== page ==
Learning Technologies 2014

29 Jan

Are we ready for the future? What part does technology have to play in learning? Will the coming years be more about a culture shift than devices and interfaces? When should we innovate? These were just a few of the questions that were buzzing around in my head after day one of the Learning Technologies 2014 conference, or #LT14uk as the hashtag goes.

The conference was attended by members of the learning community from a range of industries and was designed to help us to share thoughts and knowledge on the challenges and opportunities facing the organisations that we’re part of. There were some amazing stories being told at the event and some great practical advice, as well as a chance to share experiences with our peers – one person I met was a self-confessed Twitter-phobe at the start of the conference and by the end of it she’d set up a Twitter account for her chickens to tweet (cluck?!) from as a way to get to grips with the channel!

For me, LT14uk was an opportunity to learn from and share ideas with those shaping and defining the future as well as hearing from those who might feel intimidated by it. I wanted to come away from the event feeling inspired but also wanted to leave with a better understanding of the challenges facing the learning community and an idea of how I could use technology and digital thinking as a way to alleviate these challenges.

Across the two days, the speakers touched on everything from perception and neuroscience to practical video tips and personal stories. All of the sessions were filmed and as soon as they’re added to the Learning Technologies site I’ll share them on Yammer. For now, here are some of the stand-out messages for me from day one of the conference.

The rise of Generation C

Brian Solis, founder of a research company dedicated to disruptive technology, focused on the rise of ‘Generation C’(where the C stands for Connected). Generation C isn’t defined by age but instead by their access to and dependence on information and connectivity and the fact that they have a wide circle of influence. We’re trying to engage an audience with an audience of audiences, so we need to adjust the way we communicate with this audience and how we use technology. One of the ways he feels we can do this is by identifying learning and communications needs in the way that marketers do. Steve Wheeler, whose session I attended later in the day, summed Brian’s session up well in this blog post.

Reverse mentoring

Marc Prensky, a consultant and author who coined the term ‘digital native’, went on to build on the themes raised in the key note speech, citing some examples of how organisations have implemented reverse mentoring schemesto embed digital and emerging technologies into their culture. I thought this was an inspired idea and a good way to create a ‘safe’ environment for people to learn about emerging channels and technologies where they can ask questions without the fear of failing in a public space like Twitter.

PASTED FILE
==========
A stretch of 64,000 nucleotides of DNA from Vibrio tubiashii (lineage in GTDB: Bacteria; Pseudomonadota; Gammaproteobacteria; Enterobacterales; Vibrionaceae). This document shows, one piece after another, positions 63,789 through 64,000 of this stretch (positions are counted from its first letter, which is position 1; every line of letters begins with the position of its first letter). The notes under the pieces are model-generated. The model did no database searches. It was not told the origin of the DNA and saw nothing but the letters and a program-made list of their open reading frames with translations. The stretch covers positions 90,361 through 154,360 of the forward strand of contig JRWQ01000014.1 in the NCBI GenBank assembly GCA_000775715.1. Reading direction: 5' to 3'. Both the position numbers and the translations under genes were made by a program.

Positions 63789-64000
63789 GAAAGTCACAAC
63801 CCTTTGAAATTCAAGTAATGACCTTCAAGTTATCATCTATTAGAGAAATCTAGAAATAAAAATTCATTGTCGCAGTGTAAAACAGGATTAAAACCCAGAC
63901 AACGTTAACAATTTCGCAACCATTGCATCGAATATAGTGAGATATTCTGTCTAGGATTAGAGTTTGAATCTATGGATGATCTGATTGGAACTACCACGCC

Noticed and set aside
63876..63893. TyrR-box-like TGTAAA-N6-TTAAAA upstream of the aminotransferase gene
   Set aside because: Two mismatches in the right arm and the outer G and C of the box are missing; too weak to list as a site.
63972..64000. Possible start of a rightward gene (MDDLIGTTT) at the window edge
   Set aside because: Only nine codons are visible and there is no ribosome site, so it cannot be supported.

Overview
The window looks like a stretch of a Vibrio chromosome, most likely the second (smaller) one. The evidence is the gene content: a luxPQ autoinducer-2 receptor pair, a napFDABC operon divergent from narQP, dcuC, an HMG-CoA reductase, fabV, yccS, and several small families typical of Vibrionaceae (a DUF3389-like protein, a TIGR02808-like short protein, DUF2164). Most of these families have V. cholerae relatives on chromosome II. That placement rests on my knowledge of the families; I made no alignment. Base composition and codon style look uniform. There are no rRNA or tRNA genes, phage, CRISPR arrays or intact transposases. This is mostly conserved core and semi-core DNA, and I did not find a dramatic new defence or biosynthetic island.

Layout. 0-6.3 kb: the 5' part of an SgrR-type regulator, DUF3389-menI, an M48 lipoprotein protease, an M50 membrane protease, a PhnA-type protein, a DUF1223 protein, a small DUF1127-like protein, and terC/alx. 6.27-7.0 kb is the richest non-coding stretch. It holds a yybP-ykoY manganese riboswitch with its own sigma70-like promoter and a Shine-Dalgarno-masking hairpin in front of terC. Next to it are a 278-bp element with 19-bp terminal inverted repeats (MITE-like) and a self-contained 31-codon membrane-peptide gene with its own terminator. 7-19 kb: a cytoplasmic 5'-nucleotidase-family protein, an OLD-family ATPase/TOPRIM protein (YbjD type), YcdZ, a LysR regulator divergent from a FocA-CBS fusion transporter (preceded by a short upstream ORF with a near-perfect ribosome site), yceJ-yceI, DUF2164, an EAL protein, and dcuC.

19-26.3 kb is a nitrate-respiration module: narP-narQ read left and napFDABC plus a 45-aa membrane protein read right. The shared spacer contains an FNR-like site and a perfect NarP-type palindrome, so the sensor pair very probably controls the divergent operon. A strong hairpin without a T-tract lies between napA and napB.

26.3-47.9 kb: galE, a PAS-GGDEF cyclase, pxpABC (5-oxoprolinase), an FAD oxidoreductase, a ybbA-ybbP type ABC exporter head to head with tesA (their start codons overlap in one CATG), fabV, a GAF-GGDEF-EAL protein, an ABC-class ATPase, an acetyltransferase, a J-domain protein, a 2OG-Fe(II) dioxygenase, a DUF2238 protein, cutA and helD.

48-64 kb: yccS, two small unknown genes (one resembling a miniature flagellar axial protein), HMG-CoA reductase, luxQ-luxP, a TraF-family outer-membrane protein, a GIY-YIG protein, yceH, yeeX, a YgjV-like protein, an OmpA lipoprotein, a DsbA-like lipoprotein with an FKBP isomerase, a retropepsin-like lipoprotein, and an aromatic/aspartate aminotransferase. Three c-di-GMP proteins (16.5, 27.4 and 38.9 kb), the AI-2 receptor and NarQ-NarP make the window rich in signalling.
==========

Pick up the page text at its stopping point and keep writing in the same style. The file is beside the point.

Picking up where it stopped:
Here’s to the digital troublemakers!

Steve Wheeler, Associate Professor of Learning Technology at Plymouth University and Andrew Jacob from the L&D team at London Borough of Lambeth gave what I thought was the standout session of the conference, posing some tough questions to each other and to the audience about how organisations could manage and use the shift in technology; for example, they asked why should learning be linear when the world we live in isn’t? They suggested that learning, and behaviour on social media should be personally owned but organisationally supported, putting the emphasis on the individual to take the initiative.

Steve Wheeler encouraged people to go out into their organisations and find the mavericks, the positive deviants (and even the troublemakers!) and share ideas with them to drive change. For those not so familiar with social/tech, they encouraged identifying those who have a higher level of digital literacy and learning from them. There was a ‘back to basics’ common sense thread running through their talk and they urged the audience to go back to their organisations and:

  • Start with the problem, not the tech solution
  • Be creative
  • Get involved
  • Encourage P2P sharing
  • Encourage collaborative creation and curation of content.

The talk also made a good point that learning often takes place informally at the point of need through social networks and valuable connections – I think we can already see this happening on Yammer at BP. One of the points they made was that innovation should be disruptive at the right time.

Send in the Trojan mice…

Euan Semple, the author of ‘Organisations Don’t Tweet, People Do’spoke about the importance of just in time learning and how to embed this within organisations. Euan stressed how it is important to win hearts and minds when forging forward with the implementation of new ways of learning or new technology. He suggested a ‘Trojan mice’ approach, where small changes are made every day until a culture is transformed – if we can share inspiration with one person a week, if we can make our enthusiasm for what we do as contagious and compelling as possible whilst demonstrating value to the business, we are setting our initiatives up to succeed.

You can find out what others thought of the conference using the #LT14uk hashtag on Twitterand see the videos from last year on their YouTube channel. HR Zone’s round-up of the top 50 tweets from the conference has some interesting points and links. You might even spot a Tweeter or two that you recognise!

Did you attend? Which sessions did you find the most useful? What were the key messages you took away from the conference?


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